White, odorless, sweet-tasting powder.
Trehalose is a disaccharide, two simple sugars in one molecule. In trehalose (as in maltose), the two sugars are both glucose.
Trehalose, like maltose, is 45% as sweet as sugar. It does not brown like sugar, and has a very low hygroscopicity (moisture attraction), so it stays free-flowing and dry.
In trehalose, one glucose molecule is upside-down relative to the other. In maltose, the two glucose molecules are in the same orientation. This small difference reflects in the properties of trehalose. It does not brown when heated, it does not promote bacterial growth or tooth decay as much as maltose or sugar, and it is less attractive to moisture.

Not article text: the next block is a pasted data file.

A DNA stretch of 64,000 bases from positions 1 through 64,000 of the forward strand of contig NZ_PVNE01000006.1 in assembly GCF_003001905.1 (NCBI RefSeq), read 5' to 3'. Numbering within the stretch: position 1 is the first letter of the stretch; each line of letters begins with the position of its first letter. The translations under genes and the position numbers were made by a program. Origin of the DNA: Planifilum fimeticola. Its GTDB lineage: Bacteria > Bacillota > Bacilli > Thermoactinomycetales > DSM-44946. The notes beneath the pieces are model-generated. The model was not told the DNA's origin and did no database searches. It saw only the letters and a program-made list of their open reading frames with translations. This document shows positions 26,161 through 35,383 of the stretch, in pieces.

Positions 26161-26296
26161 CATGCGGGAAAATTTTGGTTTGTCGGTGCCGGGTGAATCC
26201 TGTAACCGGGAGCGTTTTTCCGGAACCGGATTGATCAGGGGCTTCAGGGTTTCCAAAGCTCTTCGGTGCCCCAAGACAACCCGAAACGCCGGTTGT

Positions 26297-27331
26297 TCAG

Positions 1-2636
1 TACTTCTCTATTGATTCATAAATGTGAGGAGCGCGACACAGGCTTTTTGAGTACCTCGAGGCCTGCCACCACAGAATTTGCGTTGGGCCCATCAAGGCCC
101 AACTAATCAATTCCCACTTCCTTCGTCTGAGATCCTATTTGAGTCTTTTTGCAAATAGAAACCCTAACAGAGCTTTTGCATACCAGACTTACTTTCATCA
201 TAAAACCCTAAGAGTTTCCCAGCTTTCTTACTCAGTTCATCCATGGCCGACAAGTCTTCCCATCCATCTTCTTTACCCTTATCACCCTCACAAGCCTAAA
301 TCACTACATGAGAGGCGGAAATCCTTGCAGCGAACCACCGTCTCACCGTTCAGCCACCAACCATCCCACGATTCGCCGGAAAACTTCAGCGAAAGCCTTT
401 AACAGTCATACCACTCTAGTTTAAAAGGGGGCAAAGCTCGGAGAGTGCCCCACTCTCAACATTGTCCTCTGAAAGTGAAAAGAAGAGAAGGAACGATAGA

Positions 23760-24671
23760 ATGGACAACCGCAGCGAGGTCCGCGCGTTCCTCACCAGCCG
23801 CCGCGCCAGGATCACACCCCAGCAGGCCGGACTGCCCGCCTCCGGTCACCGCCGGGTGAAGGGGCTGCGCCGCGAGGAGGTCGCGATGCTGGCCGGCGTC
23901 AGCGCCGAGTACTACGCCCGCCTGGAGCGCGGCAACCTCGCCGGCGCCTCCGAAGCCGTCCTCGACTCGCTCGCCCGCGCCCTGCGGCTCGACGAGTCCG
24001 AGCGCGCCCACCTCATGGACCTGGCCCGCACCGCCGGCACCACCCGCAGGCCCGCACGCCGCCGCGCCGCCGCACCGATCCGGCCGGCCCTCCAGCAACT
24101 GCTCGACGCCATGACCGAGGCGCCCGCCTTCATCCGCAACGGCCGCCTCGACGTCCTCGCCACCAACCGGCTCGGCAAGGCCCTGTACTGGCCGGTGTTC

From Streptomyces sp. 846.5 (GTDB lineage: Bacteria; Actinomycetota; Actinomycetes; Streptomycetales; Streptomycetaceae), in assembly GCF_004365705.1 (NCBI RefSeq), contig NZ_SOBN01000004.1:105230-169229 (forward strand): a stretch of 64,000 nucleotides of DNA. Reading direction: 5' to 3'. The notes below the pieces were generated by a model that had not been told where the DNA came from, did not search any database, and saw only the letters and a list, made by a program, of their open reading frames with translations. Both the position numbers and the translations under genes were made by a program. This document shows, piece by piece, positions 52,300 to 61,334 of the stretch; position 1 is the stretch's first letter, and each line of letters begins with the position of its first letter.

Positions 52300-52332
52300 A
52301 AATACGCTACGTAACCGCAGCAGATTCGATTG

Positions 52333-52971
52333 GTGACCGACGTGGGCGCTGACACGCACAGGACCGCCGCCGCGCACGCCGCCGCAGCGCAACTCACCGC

Trehalose is found in honey, breads, beer, and seafood.
Trehalose is used in foods as a sweetener, a stabilizer and thickener, and a flavor enhancer. It is also used as a cryopreservation additive, where it protects cells from the effects of freezing and drying.